Along with the numbers and data in her book, Kenworthy also weaves real-life stories of the people she interviewed during her research. 

This (GoFundMe) has become an informal infrastructure of crisis response and medical care in the U.S., and how is it changing the way that we think about who gets help and on what terms?

Dr. Nora Kenworthy, associate professor, School of Nursing & Health Studies 

Campaign outcomes

One of the stories she includes in the book is about a man named Trevor, a single dad from Arkansas who struggled to recover from injuries and to afford insulin. He started a crowdfunding campaign but never shared it with anyone he knew. 

“He started looking around at all these other campaigns with really tragic stories, and he just felt like his story was not tragic enough to justify the shame he felt asking family and friends for help,” Kenworthy said. “He put his campaign up there and just hoped someone would come along and find it and help him out.” 

Trevor’s campaign raised zero dollars in more than a year. His story, she said, is not an uncommon one. 

In harsh juxtaposition to Trevor’s situation, Kenworthy also came across the story of a local media celebrity whose coworkers launched a campaign for him after he got hit by a car. With their existing media connections and social media following, the campaign was a success.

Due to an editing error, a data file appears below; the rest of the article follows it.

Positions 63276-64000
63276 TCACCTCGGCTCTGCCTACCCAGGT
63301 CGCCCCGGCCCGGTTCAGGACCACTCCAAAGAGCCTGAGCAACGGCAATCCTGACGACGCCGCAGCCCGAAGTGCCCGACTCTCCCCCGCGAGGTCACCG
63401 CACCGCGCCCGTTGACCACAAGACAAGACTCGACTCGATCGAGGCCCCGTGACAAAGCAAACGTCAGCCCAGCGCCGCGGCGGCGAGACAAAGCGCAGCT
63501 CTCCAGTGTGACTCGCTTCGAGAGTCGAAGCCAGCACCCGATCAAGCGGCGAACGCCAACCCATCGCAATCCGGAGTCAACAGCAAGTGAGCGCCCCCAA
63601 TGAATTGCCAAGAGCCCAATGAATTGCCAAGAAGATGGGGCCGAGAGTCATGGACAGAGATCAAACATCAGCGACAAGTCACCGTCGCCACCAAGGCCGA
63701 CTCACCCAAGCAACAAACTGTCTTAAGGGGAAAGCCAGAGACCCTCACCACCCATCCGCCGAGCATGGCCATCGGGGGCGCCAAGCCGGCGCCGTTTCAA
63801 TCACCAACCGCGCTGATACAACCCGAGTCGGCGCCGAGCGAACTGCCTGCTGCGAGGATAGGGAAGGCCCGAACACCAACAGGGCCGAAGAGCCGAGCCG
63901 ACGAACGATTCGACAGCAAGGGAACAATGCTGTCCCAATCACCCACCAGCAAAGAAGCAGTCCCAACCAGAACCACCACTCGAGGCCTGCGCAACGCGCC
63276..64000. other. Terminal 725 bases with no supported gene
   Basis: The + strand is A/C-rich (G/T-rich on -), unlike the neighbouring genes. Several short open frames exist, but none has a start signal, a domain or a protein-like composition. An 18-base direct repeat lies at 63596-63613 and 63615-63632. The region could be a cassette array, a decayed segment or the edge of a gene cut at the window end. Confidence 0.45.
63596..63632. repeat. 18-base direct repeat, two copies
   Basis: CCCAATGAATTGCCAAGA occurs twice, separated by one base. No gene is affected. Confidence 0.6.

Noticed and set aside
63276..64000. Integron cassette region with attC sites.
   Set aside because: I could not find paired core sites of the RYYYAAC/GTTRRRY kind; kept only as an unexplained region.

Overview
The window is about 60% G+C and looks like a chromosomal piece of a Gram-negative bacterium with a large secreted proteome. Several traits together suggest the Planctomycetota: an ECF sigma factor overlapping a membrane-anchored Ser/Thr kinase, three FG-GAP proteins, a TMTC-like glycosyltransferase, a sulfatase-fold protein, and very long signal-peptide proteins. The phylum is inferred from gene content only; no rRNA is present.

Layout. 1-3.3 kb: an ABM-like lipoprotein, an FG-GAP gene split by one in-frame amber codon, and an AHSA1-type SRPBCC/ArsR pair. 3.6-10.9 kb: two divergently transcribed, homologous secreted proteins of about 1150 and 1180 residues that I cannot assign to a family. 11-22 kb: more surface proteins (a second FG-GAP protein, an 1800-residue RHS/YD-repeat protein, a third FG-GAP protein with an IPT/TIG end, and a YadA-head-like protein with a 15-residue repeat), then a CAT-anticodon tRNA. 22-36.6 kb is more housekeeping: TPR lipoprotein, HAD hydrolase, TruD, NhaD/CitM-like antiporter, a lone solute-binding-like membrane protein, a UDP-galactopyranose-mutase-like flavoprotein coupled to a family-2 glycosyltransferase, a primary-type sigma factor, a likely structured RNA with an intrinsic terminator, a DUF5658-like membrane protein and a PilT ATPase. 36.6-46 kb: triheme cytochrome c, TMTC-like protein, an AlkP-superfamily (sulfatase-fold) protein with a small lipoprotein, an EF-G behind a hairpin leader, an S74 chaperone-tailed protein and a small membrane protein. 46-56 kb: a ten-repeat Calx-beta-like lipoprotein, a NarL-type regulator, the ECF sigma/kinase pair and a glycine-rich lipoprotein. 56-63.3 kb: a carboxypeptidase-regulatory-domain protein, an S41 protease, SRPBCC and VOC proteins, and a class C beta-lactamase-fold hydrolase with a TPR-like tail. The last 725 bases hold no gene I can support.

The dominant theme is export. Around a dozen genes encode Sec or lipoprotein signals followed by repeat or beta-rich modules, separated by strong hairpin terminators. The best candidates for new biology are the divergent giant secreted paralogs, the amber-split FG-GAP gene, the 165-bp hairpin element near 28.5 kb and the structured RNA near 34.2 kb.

Crowdfunding often requires skills that not everyone possesses, Kenworthy noted. But also, some stories simply tend to do better. The expensive one-time surgery or treatment often garners more support than ongoing lifelong needs such as insulin. 

Moving upstream

One of the common characteristics Kenworthy discovered across medical crowdfunding campaigns was that they called for downstream interventions. 

“This is the idea that you’re pretty much catching people after they’re already sick. They’ve sort of fallen into that river of illness, and we’re doing what we can to drag them out of it. But, it’s resource intensive, and it’s often much more expensive and emergent,” Kenworthy said. 

“A lot of the best public health work happens way upstream before people become severely ill.” 

Devoting more resources to upstream solutions, she added, could be far more effective. Solutions such as reducing drug costs, changing the way that drug patents are protected and improving insurance coverage plans could prevent the need for some of these medical campaigns. 

“There’s a lot that we can do where our resources would actually go a lot further and where the intervention itself would be a lot fairer in terms of catching everyone rather than forcing people to do this on an individual basis.” 

A helping nature 

At the heart of Kenworthy’s research is a desire to find better ways for people to channel their desire to care for one another. 

“Ultimately, I believe crowdfunding comes out of this innate human desire to help each other out when we’re in a tough spot,” she said, “and that could be harnessed to so much more powerful ends.” 

She hopes that the takeaway readers have from her book is not to disengage from crowdfunding but to have a greater awareness of where it sits in the bigger picture. 

“I’m really trying to look more broadly at the things we can do in the short term, the medium term and in the long term in order to make us less reliant on crowdfunding and to make our ways of caring for each other fairer and more sustainable.” 

On Tuesday, May 28, Kenworthy will be speaking at a Town Hall Seattle event about her book, which is now available in most bookstores. The event will be offered both in person and by live stream.